Over the next ninety minutes, our numbers increased very slowly. The area is located within a business park that sees very little traffic at the weekend, so some people had stripped immediately. I remained patiently clothed, however. We saw glimpses of sun, but there was still a slightly chilled edge on the breeze.


1:53pm on Pent Road: our time approaches

Away from the huge rides around London and Brighton, participant numbers are a lot lower, but faces become familiar. I recognised Gabriela and her companion who both took part in the last full ride I’d joined, pre-pandemic: Clacton in 2019. Also joining us was Michael, our fully-kitted medic on a motorbike – with much of his kit off.


1:54pm on Pent Road: one last pose – © Gabriela Pliant

Rolling

During the last minutes before 2pm, a Spitfire soared overhead. Behind it, the clouds were looking thicker, darker, more ominous. The sun had long since been smothered but there was no question of us not doing this. Simon shouted for everyone to get on their bikes, rallied us on to Pent Road, and slowly led us out.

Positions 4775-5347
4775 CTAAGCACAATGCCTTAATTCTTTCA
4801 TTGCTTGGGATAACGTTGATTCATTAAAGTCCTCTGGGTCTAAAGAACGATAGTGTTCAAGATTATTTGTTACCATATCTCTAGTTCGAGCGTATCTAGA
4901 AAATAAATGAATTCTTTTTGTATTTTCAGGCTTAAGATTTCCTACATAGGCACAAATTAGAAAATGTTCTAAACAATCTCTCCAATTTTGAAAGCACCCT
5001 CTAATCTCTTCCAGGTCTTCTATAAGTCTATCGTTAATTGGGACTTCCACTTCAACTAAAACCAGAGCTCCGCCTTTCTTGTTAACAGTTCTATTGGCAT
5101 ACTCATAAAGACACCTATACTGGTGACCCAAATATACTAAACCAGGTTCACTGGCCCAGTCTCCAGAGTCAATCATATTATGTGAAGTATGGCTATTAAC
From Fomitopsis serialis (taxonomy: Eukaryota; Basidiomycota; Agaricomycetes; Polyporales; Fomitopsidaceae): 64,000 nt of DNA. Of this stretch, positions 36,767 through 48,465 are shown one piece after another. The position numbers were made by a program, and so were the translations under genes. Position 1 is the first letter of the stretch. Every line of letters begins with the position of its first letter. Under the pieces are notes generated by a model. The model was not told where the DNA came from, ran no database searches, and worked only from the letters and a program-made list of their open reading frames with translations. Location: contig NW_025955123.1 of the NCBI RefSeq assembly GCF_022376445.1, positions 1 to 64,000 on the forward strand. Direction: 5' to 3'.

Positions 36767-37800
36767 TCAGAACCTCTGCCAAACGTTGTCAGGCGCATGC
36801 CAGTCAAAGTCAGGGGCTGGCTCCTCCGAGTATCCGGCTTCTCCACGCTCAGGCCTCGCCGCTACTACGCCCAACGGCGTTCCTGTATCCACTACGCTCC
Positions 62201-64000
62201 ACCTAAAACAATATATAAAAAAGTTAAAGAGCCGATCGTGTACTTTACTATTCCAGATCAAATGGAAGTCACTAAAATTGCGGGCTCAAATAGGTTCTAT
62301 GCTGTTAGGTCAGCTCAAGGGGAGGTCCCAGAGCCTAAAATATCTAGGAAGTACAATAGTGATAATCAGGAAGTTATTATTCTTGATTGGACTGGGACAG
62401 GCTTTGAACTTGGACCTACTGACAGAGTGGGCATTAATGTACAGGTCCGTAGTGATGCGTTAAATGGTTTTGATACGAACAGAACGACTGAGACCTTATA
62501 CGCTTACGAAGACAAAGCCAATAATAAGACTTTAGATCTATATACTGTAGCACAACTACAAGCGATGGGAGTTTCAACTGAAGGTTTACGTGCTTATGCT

1:56pm on Pent Road: Simon prepares to lead…


1:57pm on Pent Road: …and off we go

No sooner had we turned the corner on to Shearway Road than two latecomers went zooming past, braked and removed as many clothes as they could manage whilst we waited for them to join us – very welcome additions. By my estimate they swelled our ranks to about 30 riders in total, all set to hit the town.


1:58pm on Shearway Road: pausing for latecomers


2:01pm on Shearway Road: away we go again

Drips

The 7th annual Folkestone WNBR was underway. A lone photographer awaited us on Cherry Garden Lane. I presumed he was working on behalf of the local media, but we were not destined to make the papers. We continued along Tile Kiln Lane and left into Ashley Avenue, entering a residential area, although few witnessed our passing.


2:02pm on Cherry Garden Lane: our media presence


2:04pm on Tile Kiln Lane: left into Ashley Avenue

It was here that I felt the first drips of rain on my naked skin. I redoubled my efforts to wish it away, but in my heart I knew it was going to get worse. How much worse, only time would tell. Laughably, when we halted briefly, I mounted the pavement to shelter in the doorway of ‘Yummy’ Chinese takeaway – still kidding myself I could stay dry.


2:05pm on Ashley Avenue: a brief halt


2:06pm on Ashley Avenue: I can feel it… rain’s coming